The position which he refused from the hands of Lord Rockingham he accepted from Pitt in August 1766, and a few weeks later his urgent appeals to the great minister for increased power were favorably answered, and he was admitted to the inner circle of the cabinet. The new chancellor proposed the continuance of the land tax at four shillings in the pound, while he held out hopes that it might be reduced next year to three shillings, whereupon his predecessor, William Dowdeswell, by the aid of the landed gentlemen, carried a motion that the reduction should take effect at once.
This defeat proved a great mortification to Lord Chatham, and in his irritation against Townshend for this blow, as well as for some acts of insubordination, he meditated the removal of his showy colleague. Before this could be accomplished Chatham's mind became impaired, and Townshend, who was the most determined and influential of his colleagues, swayed the ministry as he liked, pledging himself to find a revenue in America with which to meet the deficiency caused by the reduction in the land tax. His wife was created (August 1767) baroness of Greenwich, and his elder brother George, the 4th viscount, was made lord-lieutenant of Ireland.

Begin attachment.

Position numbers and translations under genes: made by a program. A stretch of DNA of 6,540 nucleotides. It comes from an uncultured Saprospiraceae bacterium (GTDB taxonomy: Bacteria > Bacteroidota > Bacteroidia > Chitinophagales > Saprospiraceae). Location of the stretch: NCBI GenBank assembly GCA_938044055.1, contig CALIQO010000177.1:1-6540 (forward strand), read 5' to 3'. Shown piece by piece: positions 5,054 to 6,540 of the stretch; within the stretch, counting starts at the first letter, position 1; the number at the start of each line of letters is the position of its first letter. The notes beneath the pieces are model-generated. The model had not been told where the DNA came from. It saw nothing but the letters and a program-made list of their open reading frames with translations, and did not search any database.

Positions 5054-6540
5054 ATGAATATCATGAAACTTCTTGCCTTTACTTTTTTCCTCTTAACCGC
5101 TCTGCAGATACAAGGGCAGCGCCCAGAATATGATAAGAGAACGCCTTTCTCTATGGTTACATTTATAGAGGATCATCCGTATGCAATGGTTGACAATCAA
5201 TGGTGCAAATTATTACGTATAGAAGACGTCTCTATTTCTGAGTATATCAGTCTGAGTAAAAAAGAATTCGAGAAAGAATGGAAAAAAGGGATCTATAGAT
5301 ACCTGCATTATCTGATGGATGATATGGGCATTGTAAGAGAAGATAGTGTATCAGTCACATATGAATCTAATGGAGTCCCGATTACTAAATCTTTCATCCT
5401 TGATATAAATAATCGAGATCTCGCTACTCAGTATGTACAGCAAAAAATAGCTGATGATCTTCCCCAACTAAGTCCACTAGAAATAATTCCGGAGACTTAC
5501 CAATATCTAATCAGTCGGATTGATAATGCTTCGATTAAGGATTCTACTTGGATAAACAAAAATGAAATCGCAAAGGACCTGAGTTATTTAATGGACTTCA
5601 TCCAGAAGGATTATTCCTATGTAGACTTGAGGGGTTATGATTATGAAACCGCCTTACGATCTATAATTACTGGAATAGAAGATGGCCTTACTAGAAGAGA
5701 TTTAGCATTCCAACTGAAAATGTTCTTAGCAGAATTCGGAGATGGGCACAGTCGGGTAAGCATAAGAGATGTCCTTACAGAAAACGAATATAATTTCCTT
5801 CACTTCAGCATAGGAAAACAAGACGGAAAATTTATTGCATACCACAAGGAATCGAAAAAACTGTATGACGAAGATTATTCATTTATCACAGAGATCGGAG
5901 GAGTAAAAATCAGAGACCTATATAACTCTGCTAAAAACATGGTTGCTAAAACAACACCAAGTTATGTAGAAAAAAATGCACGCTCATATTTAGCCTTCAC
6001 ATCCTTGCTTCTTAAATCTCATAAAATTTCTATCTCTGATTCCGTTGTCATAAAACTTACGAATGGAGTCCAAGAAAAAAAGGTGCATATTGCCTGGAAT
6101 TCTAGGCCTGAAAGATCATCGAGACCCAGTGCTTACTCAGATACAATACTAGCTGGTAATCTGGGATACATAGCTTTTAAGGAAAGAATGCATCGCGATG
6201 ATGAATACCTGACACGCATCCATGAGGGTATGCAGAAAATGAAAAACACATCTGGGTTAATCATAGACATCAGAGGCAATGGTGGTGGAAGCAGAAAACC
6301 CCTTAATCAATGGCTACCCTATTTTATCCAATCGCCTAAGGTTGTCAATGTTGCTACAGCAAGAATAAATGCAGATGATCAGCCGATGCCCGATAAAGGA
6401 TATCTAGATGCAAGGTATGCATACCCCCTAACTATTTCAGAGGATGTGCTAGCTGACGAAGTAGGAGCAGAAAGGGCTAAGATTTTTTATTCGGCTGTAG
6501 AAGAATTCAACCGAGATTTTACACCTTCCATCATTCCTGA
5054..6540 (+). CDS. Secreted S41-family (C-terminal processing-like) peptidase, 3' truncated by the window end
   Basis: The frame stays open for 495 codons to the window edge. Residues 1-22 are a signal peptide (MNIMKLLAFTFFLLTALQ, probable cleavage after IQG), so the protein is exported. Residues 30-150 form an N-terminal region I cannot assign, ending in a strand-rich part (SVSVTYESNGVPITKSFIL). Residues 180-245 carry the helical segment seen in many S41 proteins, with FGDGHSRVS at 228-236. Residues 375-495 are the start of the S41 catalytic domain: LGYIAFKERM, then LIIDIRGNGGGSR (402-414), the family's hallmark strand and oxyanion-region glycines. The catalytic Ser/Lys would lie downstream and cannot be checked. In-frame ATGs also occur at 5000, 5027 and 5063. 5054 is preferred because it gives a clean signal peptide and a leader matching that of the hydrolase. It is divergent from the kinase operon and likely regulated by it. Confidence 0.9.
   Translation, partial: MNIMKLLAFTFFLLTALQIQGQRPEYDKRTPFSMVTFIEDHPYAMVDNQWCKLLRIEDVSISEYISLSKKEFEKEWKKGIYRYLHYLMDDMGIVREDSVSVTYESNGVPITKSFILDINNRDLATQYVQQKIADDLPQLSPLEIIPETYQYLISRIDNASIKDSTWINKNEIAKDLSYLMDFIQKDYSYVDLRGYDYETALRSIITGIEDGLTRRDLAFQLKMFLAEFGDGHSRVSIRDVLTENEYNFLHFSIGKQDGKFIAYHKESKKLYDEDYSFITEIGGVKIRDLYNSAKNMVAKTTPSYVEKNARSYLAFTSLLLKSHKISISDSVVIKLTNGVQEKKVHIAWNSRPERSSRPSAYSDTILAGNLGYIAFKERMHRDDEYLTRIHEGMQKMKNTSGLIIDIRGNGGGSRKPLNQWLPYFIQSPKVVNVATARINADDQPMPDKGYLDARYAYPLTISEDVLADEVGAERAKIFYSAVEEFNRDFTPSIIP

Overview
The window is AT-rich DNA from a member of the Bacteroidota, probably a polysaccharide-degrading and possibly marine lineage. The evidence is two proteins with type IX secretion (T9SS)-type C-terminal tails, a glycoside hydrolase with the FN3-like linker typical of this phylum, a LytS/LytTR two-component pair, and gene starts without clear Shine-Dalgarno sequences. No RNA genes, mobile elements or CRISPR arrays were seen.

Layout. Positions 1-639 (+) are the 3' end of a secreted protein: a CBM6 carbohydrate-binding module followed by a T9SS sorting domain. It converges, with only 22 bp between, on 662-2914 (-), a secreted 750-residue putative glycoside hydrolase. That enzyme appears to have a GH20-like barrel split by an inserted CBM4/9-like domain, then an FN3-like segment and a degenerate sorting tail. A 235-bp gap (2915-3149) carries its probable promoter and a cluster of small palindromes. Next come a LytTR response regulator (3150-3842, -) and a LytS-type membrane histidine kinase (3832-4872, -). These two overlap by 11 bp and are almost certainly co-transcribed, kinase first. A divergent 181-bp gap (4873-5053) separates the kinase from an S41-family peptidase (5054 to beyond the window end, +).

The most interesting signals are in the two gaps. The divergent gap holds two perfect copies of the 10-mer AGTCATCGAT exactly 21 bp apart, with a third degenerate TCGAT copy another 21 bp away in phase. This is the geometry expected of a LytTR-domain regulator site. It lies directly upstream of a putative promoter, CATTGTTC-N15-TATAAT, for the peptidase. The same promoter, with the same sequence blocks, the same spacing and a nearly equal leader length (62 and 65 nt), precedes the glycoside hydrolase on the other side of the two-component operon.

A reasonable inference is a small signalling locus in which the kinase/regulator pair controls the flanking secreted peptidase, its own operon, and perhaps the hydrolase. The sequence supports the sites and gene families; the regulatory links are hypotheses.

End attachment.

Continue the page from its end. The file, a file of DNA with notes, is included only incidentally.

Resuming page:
He himself delivered in the House of Commons many speeches unrivalled in parliamentary history for wit and recklessness; and one of them still lives in history as the "champagne speech." His last official act was to carry out his intention by passing through parliament resolutions, which even his colleagues deprecated in the cabinet, for taxing several articles, such as glass, paper and tea, on their importation into America, which he estimated would produce the insignificant sum of 40,000 for the English treasury, and which shrewder observers prophesied would lead to the loss of the American colonies. Soon after this event he died somewhat suddenly on the 4th of September 1767.
The universal tribute of Townshend's colleagues allows him the possession of boundless wit and ready eloquence, set off by perfect melody of intonation, but marred by an unexampled lack of judgment and discretion. He shifted his ground in politics with every new moon, and the world fastened on him the nickname, which he himself adopted in his "champagne" speech, of the weathercock. His official knowledge was considerable; and it would be unjust to his memory to ignore the praises of his contemporaries or his knowledge of his country's commercial interests. The House of Commons recognized in him its spoilt child, and Burke happily said that "he never thought, did or said anything" without judging its effect on his fellow members.